From: Rob Danielson (email suppressed)
Date: Fri Feb 10 2006 - 20:47:09 PST
The main strengths of the Rode NT1A's are their
extremely low "self-noise" and high output. Used
in conjunction with a recorder that also has
low-noise/high-gain, like the HiMD's, one can
record ambience with spatial clarity that would
have cost several thousands 5-6 years ago.
However, for robust sounds like music and voice--
or situations in which your recorder's gain is
set about 1/2 way-- one would probably have to
prefer the _sound quality_ of the Rode mics over
that of the 4033's to justify the change. "Good
sound quality" depends on many things, but most
people can readily hear the noise differences
like hiss. If you are experiencing noise with
the 4033's (and they do have about 20dBA more
self-noise and also less output), then an A/B
comparison with a Rode could prove to be
To use condenser mics with the HiMD recorders,
one also needs portable phantom power supply like
the Rolls PB224 or an Art Phantom II ($40-70).
Then use a "Y" cable adapter like this to connect
the phantom supply to the HiMD's 1/8" stereo mic
input: http://tinyurl.com/cm5qm. The ECM 717
will power on the 910's mic jack but it may not
be your first choice after you compare it to the
WL-183's wired for the mic jack:
http://tinyurl.com/8gv8o. The Tram TR-50 is
among the better lavs, but the 183's lower
self-noise and higher output has people recording
ambience with them/ finding them a bit more
versatile. Note that the WL-183's do "bottom out"
with very loud sounds though.
Sam, you might be referring to the Crown stereo
"SASS" fixture. I'm very impressed with the
stereo and low Hz imaging of this design as well.
Some people have been purchasing a SASS fixture
separately from Crown @~$100 and fitting it with
lower noise Omni-directional mics like AT3032's
or expensive Sennheiser MKH-20's. If people are
interested in some of the more budget DIY rigs
field recordists are building-up, contact me
off-list and I'll assemble some links. Best, Rob
At 11:45 AM -0500 2/10/06, Tony Conrad wrote:
>Of course I immediately ordered a MZ-RH910, since I have complete
>confidence in your judgement. Should I still use my precious little
>ECM-717 for general purpose?
>My standard for more demanding recording is the AT4033, of which I have
>several, and which I like very much. How do they compare with the AT3032
>(or the Rødes)?
>I guess I otta grab a pair of those lavs you suggest. And of course, I'd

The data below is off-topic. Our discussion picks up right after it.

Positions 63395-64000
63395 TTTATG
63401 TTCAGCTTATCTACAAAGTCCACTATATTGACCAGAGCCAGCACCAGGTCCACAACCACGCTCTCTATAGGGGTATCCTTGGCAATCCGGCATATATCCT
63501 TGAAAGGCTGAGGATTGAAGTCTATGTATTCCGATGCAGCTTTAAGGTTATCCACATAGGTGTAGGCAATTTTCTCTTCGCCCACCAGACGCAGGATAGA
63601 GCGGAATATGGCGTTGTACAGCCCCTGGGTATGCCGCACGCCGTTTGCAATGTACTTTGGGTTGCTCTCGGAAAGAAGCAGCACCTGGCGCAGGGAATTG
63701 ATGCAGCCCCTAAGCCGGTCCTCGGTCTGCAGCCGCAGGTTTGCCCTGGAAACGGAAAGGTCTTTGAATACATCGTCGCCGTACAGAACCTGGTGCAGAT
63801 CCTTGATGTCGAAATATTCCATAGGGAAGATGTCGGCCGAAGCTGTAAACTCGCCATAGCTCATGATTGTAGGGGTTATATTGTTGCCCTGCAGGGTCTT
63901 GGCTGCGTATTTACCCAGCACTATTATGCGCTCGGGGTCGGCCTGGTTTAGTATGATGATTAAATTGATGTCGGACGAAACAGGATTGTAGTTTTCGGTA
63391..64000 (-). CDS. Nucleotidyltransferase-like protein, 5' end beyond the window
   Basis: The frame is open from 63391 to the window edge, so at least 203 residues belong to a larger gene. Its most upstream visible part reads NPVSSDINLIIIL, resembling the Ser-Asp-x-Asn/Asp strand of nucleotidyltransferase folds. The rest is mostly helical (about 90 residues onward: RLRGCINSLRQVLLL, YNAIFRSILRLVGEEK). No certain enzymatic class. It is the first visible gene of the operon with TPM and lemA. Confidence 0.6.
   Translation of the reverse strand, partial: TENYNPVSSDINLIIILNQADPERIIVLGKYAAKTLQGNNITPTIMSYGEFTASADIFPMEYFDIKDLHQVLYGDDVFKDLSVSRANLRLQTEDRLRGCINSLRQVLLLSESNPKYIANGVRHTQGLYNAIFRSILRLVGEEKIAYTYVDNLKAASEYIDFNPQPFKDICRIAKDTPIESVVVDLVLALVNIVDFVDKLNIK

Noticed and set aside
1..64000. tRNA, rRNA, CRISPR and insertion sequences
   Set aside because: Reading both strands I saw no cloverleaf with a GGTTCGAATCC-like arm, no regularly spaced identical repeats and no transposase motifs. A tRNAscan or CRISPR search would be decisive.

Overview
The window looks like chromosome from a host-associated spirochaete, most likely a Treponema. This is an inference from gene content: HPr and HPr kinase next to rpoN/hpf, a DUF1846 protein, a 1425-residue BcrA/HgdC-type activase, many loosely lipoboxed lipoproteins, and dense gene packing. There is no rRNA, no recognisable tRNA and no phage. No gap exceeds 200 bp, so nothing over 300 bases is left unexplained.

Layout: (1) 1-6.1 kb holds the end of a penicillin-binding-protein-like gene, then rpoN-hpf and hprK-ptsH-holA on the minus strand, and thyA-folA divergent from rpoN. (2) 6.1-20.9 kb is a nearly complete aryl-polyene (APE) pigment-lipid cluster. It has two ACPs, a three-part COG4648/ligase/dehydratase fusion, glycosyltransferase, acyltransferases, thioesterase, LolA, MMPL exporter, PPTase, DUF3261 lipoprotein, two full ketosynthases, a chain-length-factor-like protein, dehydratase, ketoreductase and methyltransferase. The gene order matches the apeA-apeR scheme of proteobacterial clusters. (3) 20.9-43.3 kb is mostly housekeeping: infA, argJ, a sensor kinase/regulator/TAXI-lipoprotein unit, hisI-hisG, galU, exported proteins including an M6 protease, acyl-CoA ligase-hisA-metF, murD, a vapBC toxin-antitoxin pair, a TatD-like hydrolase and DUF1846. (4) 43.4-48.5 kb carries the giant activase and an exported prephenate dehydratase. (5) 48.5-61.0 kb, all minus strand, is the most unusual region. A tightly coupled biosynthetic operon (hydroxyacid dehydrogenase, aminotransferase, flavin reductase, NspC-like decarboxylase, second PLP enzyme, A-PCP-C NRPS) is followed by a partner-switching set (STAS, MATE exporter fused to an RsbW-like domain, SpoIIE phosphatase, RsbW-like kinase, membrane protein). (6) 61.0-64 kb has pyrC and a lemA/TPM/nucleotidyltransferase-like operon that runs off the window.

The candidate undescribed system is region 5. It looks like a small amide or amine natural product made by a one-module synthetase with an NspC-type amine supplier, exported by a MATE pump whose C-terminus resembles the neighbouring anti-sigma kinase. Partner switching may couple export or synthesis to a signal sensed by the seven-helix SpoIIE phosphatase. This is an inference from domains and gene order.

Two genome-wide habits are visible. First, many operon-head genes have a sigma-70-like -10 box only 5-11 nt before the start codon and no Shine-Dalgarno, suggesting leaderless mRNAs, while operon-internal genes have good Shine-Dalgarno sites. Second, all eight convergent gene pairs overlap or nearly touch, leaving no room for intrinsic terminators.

>like to take advantage of your offer for wiring directions.
>PS--- That sound test is extremely classy!!
>Quoting Rob Danielson <email suppressed>:
>> At 5:13 PM -0500 2/8/06, Sam Wells wrote:
>> >MD is pretty good but avoid mini plugs if you can, well trying to
>> >work with them (borrowed deck Sony ? Sharp ? I forget has driven me
>> All thumbs and fuzzy vision here too. There are some surprises in
>> "quality" though if one can cope with some inconvenience-- see below
>> link to a test comparing a $170 HiMD recorder to moderate and top
>> gear to get an idea. The recent availability of low-noise, high-gain
>> mics and recorders at such low cost seems unprecedented. Field
>> recordists on other lists I follow are using mics like Rode's NT1-A
>> and NT2-A and Audio Technica's AT3032 to provide astonishing
>> performance in the $170-$350 range. Shure's WL-183 is a fantastic
>> lavaliere mic for less than $200 a pair. (183's can be powered
>> directly from a HiMD recorder's mic jack. Contact me off-list for
>> wiring directions). Rob D.
>> (3.7mb QuickTime)
>> The Rode NT1-A mics used in this test have very low "self-noise"
>> allowing the performance of the mic preamps in the the recorders to
>> be more easily evaluated. The Sound Devices 722 recorder runs about
>> $2400 -- sort of the "Nagra" of today.
>> Rob Danielson
>> Film Department
> > University of Wisconsin-Milwaukee
-- Rob Danielson Film Department University of Wisconsin-Milwaukee __________________________________________________________________ For info on FrameWorks, contact Pip Chodorov at <email suppressed>.